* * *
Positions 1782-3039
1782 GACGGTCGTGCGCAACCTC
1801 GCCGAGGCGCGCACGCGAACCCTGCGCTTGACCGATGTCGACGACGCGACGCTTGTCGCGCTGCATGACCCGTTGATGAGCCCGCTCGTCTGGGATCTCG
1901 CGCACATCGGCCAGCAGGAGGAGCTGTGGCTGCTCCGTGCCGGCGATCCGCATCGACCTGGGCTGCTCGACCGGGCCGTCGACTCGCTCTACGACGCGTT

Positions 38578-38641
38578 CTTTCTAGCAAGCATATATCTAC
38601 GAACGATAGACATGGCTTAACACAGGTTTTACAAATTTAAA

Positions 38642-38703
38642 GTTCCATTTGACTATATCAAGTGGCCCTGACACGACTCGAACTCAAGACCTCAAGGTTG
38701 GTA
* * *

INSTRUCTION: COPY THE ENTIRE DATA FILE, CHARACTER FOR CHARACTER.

Positions 1782-3039
1782 GACGGTCGTGCGCAACCTC
1801 GCCGAGGCGCGCACGCGAACCCTGCGCTTGACCGATGTCGACGACGCGACGCTTGTCGCGCTGCATGACCCGTTGATGAGCCCGCTCGTCTGGGATCTCG
1901 CGCACATCGGCCAGCAGGAGGAGCTGTGGCTGCTCCGTGCCGGCGATCCGCATCGACCTGGGCTGCTCGACCGGGCCGTCGACTCGCTCTACGACGCGTT

Positions 38578-38641
38578 CTTTCTAGCAAGCATATATCTAC
38601 GAACGATAGACATGGCTTAACACAGGTTTTACAAATTTAAA

Positions 38642-38703
38642 GTTCCATTTGACTATATCAAGTGGCCCTGACACGACTCGAACTCAAGACCTCAAGGTTG
38701 GTA